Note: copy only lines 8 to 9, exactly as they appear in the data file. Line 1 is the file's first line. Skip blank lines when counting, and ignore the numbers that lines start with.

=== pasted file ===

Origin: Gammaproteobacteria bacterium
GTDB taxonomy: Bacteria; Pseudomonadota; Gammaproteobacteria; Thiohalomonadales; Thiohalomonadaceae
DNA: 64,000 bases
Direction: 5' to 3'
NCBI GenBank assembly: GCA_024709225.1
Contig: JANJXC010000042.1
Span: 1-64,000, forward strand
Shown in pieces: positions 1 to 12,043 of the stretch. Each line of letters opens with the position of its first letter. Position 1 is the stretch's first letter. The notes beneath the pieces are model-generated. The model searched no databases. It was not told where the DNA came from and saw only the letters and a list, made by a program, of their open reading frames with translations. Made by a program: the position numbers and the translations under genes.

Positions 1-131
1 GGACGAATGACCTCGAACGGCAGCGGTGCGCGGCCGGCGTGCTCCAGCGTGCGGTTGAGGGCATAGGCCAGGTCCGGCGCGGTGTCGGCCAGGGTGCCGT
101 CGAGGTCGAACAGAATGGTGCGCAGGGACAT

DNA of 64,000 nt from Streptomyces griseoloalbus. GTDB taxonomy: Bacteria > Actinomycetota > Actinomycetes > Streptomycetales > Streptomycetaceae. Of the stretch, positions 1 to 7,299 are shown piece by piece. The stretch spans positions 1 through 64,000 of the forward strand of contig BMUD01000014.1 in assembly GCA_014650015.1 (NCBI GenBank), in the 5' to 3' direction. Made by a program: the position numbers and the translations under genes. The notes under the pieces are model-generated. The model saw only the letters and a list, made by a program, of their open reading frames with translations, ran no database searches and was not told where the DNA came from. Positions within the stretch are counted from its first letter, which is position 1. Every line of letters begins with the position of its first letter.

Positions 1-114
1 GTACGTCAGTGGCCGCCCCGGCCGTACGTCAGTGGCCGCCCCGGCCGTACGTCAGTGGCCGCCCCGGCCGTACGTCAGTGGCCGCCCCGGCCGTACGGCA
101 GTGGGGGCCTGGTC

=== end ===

Shown in pieces: positions 1 to 12,043 of the stretch. Each line of letters opens with the position of its first letter. Position 1 is the stretch's first letter. The notes beneath the pieces are model-generated. The model searched no databases. It was not told where the DNA came from and saw only the letters and a list, made by a program, of their open reading frames with translations. Made by a program: the position numbers and the translations under genes.

Positions 1-131